My first thought was: Burt’s wrong. There’s a lot more going on than just that. Including developments just down the flight line in Mojave that he somehow fails to mention. And my second thought was: well, just how wrong is Burt, exactly?
The U.S. Air Force has awarded SpaceX the first two contracts under a new $900 million program aimed at increasing competition in the launch market:
SpaceX will use its Falcon 9 v1.1 to boost NASA’s Deep Space Climate Observatory (DSCOVR) in November 2014 and the Falcon 9 Heavy for launch of a Space Test Program satellite in September 2015, says Lt. Gen. Ellen Pawlikowski, program executive officer for Air Force space programs.
The Pentagon has opened up its launch contracts for both large and small satellites to competition, but in a way that will likely disappoint upstart launch provider SpaceX.
For large payloads, the U.S. Air Force will go forward with a scaled back bulk buy of up to 36 Atlas V and Delta IV rocket cores over the next five years from its current sole-source supplier, United Launch Alliance. It will open up an additional 14 cores to competitive bidding, giving SpaceX the opportunity to bid with its Falcon rockets.
For smaller payloads, incumbent provider Orbital Sciences Corporation will face competition from SpaceX and Lockheed Martin Corporation for launch contracts worth up to $900 million.
DENVER (LMT PR) — Lockheed Martin Corporation [NYSE: LMT] announces that Robert Cleave has been named president of Lockheed Martin Commercial Launch Services (LMCLS) effective May 1, 2012. Cleave succeeds Jack Zivic who is retiring at the end of April following 28 years of service with the company. In his new role, Cleave will lead and expand the company’s launch services business encompassing sales, marketing, contracting and mission management for the commercial Atlas and Athena family of launch vehicles. He will report directly to John Karas, vice president and general manager of Human Space Flight at Lockheed Martin Space Systems Company.
DENVER, March 2, 2012 (LM PR) – Lockheed Martin Corporation announced today that it has chosen Alaska’s Kodiak Launch Complex (KLC) as its dedicated West Coast launch facility for Athena rocket launches. The company’s decision will enable Alaska Aerospace Corporation to move ahead with plans to expand its space launch capabilities. Lockheed Martin has been working with the state of Alaska and Alaska Aerospace Corporation on expansion plans for the new medium–lift launch pad to support potential Athena III launches.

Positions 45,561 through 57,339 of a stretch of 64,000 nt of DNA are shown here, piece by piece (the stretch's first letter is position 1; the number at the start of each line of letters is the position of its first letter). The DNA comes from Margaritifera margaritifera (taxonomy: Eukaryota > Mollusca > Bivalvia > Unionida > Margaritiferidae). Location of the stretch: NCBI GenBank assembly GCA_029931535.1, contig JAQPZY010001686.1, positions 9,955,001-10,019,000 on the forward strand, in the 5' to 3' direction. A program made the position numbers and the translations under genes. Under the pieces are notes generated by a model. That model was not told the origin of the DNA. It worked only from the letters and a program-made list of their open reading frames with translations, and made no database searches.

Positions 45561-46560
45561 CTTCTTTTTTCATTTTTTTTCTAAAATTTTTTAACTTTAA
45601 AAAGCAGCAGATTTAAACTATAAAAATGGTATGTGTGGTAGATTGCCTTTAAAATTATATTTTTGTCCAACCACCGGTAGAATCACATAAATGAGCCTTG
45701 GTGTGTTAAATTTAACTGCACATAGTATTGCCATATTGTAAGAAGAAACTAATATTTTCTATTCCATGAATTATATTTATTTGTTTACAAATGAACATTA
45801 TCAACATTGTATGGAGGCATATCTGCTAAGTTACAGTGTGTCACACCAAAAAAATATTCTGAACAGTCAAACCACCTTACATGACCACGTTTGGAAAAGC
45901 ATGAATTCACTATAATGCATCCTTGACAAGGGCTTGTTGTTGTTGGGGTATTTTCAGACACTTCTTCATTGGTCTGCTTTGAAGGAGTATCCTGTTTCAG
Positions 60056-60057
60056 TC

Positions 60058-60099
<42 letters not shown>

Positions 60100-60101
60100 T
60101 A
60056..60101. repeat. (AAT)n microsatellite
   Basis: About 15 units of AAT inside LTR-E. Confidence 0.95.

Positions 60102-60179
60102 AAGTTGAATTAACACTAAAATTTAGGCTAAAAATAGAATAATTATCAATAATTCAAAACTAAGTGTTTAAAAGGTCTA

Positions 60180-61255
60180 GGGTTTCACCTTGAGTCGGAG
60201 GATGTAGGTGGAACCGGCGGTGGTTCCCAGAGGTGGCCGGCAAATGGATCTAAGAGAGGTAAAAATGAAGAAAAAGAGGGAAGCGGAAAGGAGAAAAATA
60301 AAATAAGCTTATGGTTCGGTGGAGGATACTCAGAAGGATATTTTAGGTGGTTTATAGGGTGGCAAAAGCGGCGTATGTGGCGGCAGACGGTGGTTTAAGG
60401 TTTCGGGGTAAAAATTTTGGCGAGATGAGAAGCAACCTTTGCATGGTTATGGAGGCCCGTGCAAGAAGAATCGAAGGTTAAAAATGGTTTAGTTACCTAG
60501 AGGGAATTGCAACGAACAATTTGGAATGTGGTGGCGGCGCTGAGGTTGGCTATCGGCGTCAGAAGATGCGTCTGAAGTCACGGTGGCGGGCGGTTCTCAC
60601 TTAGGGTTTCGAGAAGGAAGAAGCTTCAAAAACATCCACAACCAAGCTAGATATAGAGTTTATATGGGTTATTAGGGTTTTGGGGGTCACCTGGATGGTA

“Our nation needs affordable lift to meet current and projected demands at a time of declining budgets and economic pressures,” said John Karas, vice president and general manager, Human Space Flight, Lockheed Martin Space Systems Company. “The leadership demonstrated by Governor Sean Parnell by investing in space launch infrastructure is a model for our nation and provides tremendous incentive to partner with the state and expand the aerospace industry in Alaska.”
NASA announced yesterday that the Lockheed Martin Corporation (NYSE:LMT) and Alliant Techsystems (NYSE:ATK) Athena Launch Vehicle Family has been selected to become part of the agency’s Launch Services II contract.
Vehicles selected fulfill NASA’s requirements for domestic launch services with a minimum performance capability of placing a 250-kilogram (550 pound) spacecraft in a 200-kilometer low Earth orbit (LEO) at an inclination of 28.5 degrees. Athena can carry payloads up to 1800 kilograms (3968 pounds) to LEO. Utilizing a large volume 92-inch diameter payload fairing, the vehicle accommodates a wide range of satellites and missions as well as lunar missions.
Lockheed Martin Corporation (NYSE: LMT) and Alliant Techsystems (NYSE: ATK), have entered into a strategic teaming agreement to offer launch services utilizing upgraded and modernized Athena rockets. These vehicles, based on the flight-proven Athena I and II, are designed to provide reliable access to space for small payloads to a wide range of orbits. Lockheed Martin will provide mission management, payload integration, and launch operations, and ATK will provide integrated vehicle propulsion, launch vehicle structures, booster integration and launch site operations.
The two-stage Athena Ic and three-stage Athena IIc launch vehicles incorporate the new CASTORÂ® 30 upper stage motor and upgrades to electronic systems. Athena is available for launches beginning in 2012, with a payload lift capability that supports a variety of customer mission requirements including NASA, the Department of Defense and other space markets.